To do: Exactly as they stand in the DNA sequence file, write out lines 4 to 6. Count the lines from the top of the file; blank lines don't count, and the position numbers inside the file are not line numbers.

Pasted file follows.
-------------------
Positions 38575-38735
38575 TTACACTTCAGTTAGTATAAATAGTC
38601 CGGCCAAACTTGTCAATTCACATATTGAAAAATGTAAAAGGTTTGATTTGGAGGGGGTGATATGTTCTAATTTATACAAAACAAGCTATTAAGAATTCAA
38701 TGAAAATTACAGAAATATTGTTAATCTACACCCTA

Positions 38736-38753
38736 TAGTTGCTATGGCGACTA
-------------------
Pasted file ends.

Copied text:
38701 TGAAAATTACAGAAATATTGTTAATCTACACCCTA

Positions 38736-38753
38736 TAGTTGCTATGGCGACTA